Project focus: In collaboration with the Association of Public and Land-grant Universities and the University of Michigan, Elyse will help to address how to modernize scholarship to provide visibility, reward, and advancement to faculty and staff engaging the public in scientific projects to serve societal needs.
Elyse L. Aurbach is a public engagement professional and researcher. She creates communities, programs, and products that maximize assets and address needs to support scholars in engaging with different publics. She specializes in translating research into useful tools for practice, building effective training and capacity-building programs, and developing frameworks that synthesize scholarship and practitioner knowledge to help public engagement systems evolve. As Public Engagement Lead with the University of Michigan’s Center for Academic Innovation, Aurbach leads strategy and program development as part of a Presidential strategic area of focus for faculty public engagement. Prior to joining the Academic Innovation team, Aurbach pursued a double-life as a scientist studying the neurobiological underpinnings of major depression and leading a number of projects to improve science communication and public engagement, including developing and teaching communication courses in person and online and Co-Bossing with Nerd Nite Ann Arbor. She is also a co-founder and former director of RELATE, a science communication and public engagement organization. Aurbach was a NSF Graduate Research Fellow, a finalist for the AAAS Early Career Award for Public Engagement with Science, and an ARIS Fellow.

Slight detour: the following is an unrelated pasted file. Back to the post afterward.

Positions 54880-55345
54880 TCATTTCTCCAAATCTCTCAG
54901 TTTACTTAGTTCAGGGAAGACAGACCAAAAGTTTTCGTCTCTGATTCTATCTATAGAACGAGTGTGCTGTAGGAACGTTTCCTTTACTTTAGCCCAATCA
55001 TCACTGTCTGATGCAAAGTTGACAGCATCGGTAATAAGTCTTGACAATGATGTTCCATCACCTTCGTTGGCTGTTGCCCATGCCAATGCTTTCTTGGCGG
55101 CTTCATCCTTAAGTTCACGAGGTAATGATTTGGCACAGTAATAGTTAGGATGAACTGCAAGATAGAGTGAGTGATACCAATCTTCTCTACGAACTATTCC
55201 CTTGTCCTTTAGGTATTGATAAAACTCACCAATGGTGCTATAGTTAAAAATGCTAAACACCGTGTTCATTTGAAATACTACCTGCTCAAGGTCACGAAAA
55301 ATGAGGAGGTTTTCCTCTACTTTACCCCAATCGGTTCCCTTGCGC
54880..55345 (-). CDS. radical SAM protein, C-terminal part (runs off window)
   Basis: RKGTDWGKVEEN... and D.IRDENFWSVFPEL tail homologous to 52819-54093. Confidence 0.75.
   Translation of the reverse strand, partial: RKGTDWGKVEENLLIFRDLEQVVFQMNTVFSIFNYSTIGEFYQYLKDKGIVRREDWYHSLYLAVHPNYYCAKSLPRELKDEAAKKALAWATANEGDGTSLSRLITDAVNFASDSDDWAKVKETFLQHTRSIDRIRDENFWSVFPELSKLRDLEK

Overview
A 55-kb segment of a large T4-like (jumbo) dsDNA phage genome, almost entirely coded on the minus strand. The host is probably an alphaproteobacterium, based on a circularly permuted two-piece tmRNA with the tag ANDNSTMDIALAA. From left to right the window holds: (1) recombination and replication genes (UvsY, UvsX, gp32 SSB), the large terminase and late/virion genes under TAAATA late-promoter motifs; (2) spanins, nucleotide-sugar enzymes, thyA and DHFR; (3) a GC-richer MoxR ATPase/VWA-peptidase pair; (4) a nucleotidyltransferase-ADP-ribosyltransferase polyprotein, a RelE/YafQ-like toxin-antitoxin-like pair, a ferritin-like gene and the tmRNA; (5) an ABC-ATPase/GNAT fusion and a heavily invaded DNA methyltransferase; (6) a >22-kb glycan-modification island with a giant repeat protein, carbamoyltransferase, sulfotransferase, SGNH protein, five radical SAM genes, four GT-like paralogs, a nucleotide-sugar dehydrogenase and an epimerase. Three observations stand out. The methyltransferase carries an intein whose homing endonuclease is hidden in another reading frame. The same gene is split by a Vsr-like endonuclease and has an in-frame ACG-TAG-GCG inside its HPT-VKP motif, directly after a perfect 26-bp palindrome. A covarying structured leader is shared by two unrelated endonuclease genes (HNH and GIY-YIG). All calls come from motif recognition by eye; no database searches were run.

1. What was the focus of your work as a Civic Science Fellow? What did you do?
I worked with the Association of Public and Land-grant Universities on a project about transforming institutions of higher education, in order to help them better support engaged- and equity-oriented scholars. Through a deep literature review, a series of institutional case studies, and convenings with experts in the field, my project will culminate in a framework for action described in a report, due out in November 2023.
2. How do you hope your work as a Fellow will influence the future—for yourself, an organization, a community, or a field?
Universities are institutions that tend to move with deep deliberation. I hope this project will not only catalyze deep reflection within institutions of higher education, but also equip change-makers with valuable tools to evaluate their institutional context, plan reforms, and build a coalition for action that can drive real change on individual campuses.
3. What’s one insight you’d share from your work as a Civic Science Fellow?
The Civic Science community is rich in thought leaders and partners—I’m grateful for the opportunity to have connected with the Network through my Fellowship to pursue this work. The Fellowship gave me the opportunity to be supported in pursuing an effort that has extended my skills and knowledge in ways that I would not have otherwise, and I’m excited to bring these assets to bear during the course of my career!